Empire of Silver
The Last Mountain
Love, Wedding, Marriage
Rejoice & Shout
Based on the novel by Joe Dunthorne.
15-year-old Oliver Tate (Craig Roberts) lives with his mother, Jill (Sally Hawkins), and father, Lloyd (Noah Taylor), in a seaside town in Wales. Heís highly intelligent, witty and oddly charismatic, but, in many ways, he feels like a loner amongst his classmates at school. Jordana Beavan (Yasmin Paige) has recently become single, and Oliver has set his eyes on her as his first potential girlfriend, but sheís a little hard to get and has emotional issues of her own that rise to the surface later on. Oliver knows that his mother is cheating on his father with a New Age psychic, Graham Purvis (Paddy Considine). He sets two seemingly simple goals for himself: to lose his virginity to Jordana before he turns 16, and to find a way to rekindle his parentsí love for one another before their marriage completely crumbles into pieces in front of his eyes.
Submarines officially marks the debut of Richard Ayoade as a feature film writer/director. From the very first scene, heís able to set the filmís blend of comedy, drama, romance and tragedy in a way that feels effectively engaging and poignant. Were the screenplay not so sensitively written, that blend would have felt uneven and just plain awkward. Itís been a while since the life of a teenager like Oliver Tate has been captured with so much wit, complexity and realism. Admittedly, not everything that happens to Oliver comes across as true-to-life, but whatís important is that Oliver character is fundamentally grounded in life, which makes him at least to some degree relatable. Each and every member of the cast gives a convincing performance and gets his/her own moments to shine, but the real surprise here is in Craig Robertsí and Yasmin Paigeís tender performances as Oliver and Jordana. They both sink their teeth so well into their roles that their romance and friendship remains quite palpable throughout.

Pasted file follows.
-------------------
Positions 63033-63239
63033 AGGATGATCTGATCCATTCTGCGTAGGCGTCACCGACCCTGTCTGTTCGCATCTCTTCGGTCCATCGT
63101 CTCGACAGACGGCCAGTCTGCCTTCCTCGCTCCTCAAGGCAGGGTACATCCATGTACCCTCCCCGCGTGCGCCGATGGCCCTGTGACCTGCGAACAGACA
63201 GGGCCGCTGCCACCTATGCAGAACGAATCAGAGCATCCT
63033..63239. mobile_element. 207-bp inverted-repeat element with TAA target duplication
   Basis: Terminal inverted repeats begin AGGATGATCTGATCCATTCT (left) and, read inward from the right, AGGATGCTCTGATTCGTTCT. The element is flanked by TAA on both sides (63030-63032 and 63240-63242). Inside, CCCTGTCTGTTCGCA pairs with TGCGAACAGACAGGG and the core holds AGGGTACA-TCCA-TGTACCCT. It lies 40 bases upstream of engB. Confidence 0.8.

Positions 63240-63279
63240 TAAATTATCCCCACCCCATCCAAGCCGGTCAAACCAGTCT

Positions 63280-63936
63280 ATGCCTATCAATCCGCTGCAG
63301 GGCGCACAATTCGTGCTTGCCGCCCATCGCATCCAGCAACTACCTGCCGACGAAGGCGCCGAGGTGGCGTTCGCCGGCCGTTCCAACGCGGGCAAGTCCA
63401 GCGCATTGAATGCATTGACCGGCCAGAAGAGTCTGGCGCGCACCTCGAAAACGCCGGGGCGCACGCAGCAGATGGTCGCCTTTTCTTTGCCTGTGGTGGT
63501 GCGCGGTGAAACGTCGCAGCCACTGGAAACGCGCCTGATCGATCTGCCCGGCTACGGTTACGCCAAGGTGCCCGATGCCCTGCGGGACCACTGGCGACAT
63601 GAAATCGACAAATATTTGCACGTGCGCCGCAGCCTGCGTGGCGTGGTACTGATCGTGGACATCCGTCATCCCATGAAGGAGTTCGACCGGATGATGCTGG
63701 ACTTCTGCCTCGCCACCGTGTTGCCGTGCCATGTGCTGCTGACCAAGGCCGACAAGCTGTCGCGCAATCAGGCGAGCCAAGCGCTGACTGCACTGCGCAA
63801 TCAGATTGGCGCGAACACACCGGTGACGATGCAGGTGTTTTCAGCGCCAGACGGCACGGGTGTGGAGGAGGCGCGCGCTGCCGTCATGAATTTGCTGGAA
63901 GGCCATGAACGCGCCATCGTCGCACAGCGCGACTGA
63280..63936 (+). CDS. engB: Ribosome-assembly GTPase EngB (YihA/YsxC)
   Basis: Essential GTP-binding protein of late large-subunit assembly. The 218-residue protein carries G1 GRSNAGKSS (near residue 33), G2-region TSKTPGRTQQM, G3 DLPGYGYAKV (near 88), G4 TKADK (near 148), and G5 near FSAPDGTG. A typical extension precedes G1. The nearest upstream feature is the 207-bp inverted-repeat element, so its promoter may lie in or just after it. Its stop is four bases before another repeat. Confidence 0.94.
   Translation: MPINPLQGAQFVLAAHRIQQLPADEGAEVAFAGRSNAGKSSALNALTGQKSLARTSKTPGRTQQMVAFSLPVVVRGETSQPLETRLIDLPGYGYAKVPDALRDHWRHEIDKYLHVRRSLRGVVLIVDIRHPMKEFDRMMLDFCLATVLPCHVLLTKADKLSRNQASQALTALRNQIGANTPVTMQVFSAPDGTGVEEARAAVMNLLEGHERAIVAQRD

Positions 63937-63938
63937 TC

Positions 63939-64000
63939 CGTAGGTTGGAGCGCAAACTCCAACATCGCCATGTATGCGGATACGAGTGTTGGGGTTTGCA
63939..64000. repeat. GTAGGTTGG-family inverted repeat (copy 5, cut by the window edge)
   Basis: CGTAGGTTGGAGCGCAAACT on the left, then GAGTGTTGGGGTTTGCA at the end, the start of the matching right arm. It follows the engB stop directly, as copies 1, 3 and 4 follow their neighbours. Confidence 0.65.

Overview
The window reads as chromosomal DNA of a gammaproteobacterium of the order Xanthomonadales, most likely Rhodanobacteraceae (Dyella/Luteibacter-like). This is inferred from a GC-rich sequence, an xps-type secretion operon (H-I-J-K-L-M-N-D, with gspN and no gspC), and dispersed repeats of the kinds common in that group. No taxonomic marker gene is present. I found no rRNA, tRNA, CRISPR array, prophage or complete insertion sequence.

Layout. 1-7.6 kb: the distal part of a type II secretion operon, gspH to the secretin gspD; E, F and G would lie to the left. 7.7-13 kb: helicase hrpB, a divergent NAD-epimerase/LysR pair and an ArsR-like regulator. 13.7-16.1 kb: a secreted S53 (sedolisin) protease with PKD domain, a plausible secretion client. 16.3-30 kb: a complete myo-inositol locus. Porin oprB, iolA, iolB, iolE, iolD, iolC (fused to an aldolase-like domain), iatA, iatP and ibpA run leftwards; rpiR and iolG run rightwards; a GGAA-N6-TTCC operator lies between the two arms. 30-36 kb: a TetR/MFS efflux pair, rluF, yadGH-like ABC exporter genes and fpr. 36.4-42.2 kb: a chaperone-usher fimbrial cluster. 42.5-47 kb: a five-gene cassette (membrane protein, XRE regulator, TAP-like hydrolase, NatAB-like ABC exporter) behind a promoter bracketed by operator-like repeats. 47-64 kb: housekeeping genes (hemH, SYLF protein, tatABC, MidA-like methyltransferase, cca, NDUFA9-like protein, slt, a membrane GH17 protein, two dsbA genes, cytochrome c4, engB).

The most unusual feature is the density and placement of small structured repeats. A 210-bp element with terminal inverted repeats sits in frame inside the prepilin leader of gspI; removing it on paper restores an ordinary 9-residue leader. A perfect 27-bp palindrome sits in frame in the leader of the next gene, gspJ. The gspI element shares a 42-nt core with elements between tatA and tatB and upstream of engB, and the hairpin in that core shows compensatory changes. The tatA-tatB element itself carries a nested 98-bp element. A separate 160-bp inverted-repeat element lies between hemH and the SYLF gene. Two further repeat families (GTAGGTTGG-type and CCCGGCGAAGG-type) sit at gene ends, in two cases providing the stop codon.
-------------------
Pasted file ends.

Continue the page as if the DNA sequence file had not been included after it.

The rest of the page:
Ayoadeís screenplay has an abundance of darkly funny and witty dialogue that, fortunately, never resorts to lowbrow, juvenile, asinine humor, so youíll never feel your intelligence insulted. Voice-over narration is often a lazy plot device, but, in this case, it serves its purpose quite well because, without overstaying its welcome, it allows you to get inside Oliverís head to grasp what heís thinking and feeling. Itís also worth mentioning the stylish editing and beautiful cinematography that makes the most out of the often drab-looking Welsh locations which further enrich the filmís tone. Much of the cinematography recalls the movies of the French New Wave, particularly those of Godard. Moreover, thereís also a terrific original soundtrack with very appropriate lyrics by the very talented singer/songwriter Alex Turner. At an ideal running time of 1 hour and 37 minutes, Submarine, manages to be refreshingly funny, poignant and wonderfully perceptive with razor-sharp wit. Itís the kind of rare coming-of-age film thatís well-acted and abundant in both style and substance.
X-Men: First Class